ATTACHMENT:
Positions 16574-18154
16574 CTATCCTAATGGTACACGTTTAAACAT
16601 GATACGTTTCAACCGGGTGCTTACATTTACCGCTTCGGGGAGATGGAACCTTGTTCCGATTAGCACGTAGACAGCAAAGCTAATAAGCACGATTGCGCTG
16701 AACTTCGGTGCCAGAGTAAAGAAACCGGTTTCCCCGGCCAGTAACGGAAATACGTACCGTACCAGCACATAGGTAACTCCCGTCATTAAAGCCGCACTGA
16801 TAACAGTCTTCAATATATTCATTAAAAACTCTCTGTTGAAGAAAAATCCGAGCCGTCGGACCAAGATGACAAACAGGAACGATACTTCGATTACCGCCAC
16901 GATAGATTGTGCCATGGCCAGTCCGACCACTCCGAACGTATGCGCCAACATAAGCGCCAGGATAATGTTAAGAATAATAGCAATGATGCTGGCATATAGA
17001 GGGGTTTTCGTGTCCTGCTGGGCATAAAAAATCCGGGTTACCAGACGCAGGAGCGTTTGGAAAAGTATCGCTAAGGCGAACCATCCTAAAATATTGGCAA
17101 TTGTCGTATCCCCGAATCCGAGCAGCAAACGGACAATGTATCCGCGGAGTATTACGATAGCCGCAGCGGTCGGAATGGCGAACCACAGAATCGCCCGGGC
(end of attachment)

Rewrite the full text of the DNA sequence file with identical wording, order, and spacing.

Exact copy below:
Positions 16574-18154
16574 CTATCCTAATGGTACACGTTTAAACAT
16601 GATACGTTTCAACCGGGTGCTTACATTTACCGCTTCGGGGAGATGGAACCTTGTTCCGATTAGCACGTAGACAGCAAAGCTAATAAGCACGATTGCGCTG
16701 AACTTCGGTGCCAGAGTAAAGAAACCGGTTTCCCCGGCCAGTAACGGAAATACGTACCGTACCAGCACATAGGTAACTCCCGTCATTAAAGCCGCACTGA
16801 TAACAGTCTTCAATATATTCATTAAAAACTCTCTGTTGAAGAAAAATCCGAGCCGTCGGACCAAGATGACAAACAGGAACGATACTTCGATTACCGCCAC
16901 GATAGATTGTGCCATGGCCAGTCCGACCACTCCGAACGTATGCGCCAACATAAGCGCCAGGATAATGTTAAGAATAATAGCAATGATGCTGGCATATAGA
17001 GGGGTTTTCGTGTCCTGCTGGGCATAAAAAATCCGGGTTACCAGACGCAGGAGCGTTTGGAAAAGTATCGCTAAGGCGAACCATCCTAAAATATTGGCAA
17101 TTGTCGTATCCCCGAATCCGAGCAGCAAACGGACAATGTATCCGCGGAGTATTACGATAGCCGCAGCGGTCGGAATGGCGAACCACAGAATCGCCCGGGC